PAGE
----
Guilford schools budget carries 7.3% increase
By Rachael Scarborough King, Register Staff
Jan. 15, 2008
GUILFORD — Superintendent of Schools Thomas Forcella presented a preliminary budget with a 7.3 percent increase from the current package to the Board of Education at its regular meeting Monday.
The proposed budget for the next fiscal year totals more than $49 million, up about $3.4 million from the 2007-08 budget. The higher figure represents a larger increase than the district has seen in recent years, which have been around 5 percent annually.
Forcella said the district’s budget priorities for next year are technology, professional development, facilities and instructional supplies or textbooks. He added that the board operates on a “needs-based” budget, meaning that it reassesses its needs every year rather than building in a set increase on the current year’s budget.
The district is not expecting an overall increase in students next year, Forcella said, although the numbers at some schools will fluctuate.
“There will be changes, I’m sure, as the process moves forward,” he said. “Although, yes, it’s needs based, there are a lot of needs and we also know there’s a community out there that expects us to be fiscally responsible.”
The preliminary budget includes significant increases in the cost of heating and electricity for the school buildings, as well as capital outlay for various school facility improvements and upgrades to the district’s snowplows.
A large portion of the budget increase, 64 percent or $3.4 million, results from increases in teacher pay and benefits that had been negotiated as part of earlier contracts, Forcella said.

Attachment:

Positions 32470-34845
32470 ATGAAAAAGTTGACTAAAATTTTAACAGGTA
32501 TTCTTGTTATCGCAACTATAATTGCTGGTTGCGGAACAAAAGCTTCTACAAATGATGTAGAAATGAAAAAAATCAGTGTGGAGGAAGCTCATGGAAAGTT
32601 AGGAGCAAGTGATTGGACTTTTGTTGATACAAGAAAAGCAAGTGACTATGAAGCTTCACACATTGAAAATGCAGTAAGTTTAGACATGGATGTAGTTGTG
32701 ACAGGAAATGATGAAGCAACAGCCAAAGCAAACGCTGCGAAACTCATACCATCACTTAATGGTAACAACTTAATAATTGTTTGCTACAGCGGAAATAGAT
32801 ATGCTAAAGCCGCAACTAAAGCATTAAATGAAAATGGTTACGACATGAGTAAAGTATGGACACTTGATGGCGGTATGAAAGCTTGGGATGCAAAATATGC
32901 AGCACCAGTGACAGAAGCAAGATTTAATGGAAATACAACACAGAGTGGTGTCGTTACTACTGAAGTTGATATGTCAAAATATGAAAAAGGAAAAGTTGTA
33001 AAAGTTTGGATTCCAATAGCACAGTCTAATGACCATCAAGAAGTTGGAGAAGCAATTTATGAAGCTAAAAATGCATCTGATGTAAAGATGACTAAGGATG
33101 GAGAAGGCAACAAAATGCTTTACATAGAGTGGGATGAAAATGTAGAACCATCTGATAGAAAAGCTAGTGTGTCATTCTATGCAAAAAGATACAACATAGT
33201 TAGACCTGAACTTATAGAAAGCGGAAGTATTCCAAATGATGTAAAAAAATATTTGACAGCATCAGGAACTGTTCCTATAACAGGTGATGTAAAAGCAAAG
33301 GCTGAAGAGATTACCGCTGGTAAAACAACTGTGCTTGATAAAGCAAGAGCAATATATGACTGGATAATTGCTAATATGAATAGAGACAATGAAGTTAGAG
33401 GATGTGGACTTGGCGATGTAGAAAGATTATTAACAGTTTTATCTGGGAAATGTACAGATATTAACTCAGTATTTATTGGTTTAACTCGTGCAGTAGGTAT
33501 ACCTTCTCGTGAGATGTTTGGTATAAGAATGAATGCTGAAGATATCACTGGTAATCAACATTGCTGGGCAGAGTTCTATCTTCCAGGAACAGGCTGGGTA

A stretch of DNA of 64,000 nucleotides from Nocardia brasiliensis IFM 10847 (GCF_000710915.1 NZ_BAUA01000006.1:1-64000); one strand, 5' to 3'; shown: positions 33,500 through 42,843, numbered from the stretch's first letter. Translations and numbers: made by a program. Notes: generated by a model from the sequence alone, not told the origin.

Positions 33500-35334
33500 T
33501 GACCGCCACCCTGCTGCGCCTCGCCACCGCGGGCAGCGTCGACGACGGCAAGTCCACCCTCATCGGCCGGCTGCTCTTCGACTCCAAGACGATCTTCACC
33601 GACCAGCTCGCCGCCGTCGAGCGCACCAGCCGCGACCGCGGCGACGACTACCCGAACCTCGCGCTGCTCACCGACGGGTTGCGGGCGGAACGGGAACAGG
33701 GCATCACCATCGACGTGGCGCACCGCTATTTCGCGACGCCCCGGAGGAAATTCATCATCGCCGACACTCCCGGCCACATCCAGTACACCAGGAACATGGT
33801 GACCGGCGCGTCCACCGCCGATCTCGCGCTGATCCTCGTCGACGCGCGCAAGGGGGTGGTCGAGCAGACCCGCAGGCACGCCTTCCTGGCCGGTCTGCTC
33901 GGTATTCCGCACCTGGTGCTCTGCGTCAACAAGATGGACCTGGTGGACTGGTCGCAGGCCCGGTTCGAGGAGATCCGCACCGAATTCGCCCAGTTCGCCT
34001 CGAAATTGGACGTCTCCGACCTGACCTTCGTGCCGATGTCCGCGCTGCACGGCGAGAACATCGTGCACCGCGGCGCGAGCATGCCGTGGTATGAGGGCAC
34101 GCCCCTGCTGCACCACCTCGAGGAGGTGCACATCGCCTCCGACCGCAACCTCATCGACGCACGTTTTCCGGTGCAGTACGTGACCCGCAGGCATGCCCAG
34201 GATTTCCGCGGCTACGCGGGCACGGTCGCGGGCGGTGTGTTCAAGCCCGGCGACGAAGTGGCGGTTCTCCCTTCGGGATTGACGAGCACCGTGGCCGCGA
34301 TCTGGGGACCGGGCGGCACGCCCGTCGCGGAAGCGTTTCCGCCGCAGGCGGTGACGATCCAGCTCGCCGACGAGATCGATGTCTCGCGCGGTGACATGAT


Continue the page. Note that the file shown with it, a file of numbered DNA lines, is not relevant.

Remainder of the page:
Several members of the Guilford Parent-Teacher Association’s committee on special education attended the meeting to advocate for more consideration of special-needs students in the budget.
Kim Beckett, one of the parents in the group, said that she would like the district to hire a speech therapist for younger students.
“It is critical that there is a full-time speech pathologist at the pre-K level since that is where most of our vulnerable students are,” Beckett said. “With early intervention, there is more than a strong possibility that a need will not be as great throughout a child’s education.”
Forcella said that reviewing the special education curriculum is part of the district’s “strategic plan” for the 2008-09 school year. Currently, the district has to pay to send some students to schools outside the district.
“We really need to take a look at how we’re doing in our special education,” he said.
Board of Education Chairman William Bloss said that board members will now meet with the Board of Finance, and also hold public sessions to discuss the budget, at 7:30 p.m. Jan. 28 and 29 in the chorus room at Elisabeth C. Adams Middle School.
He added that the board hopes to vote on the budget at its Feb. 4 meeting.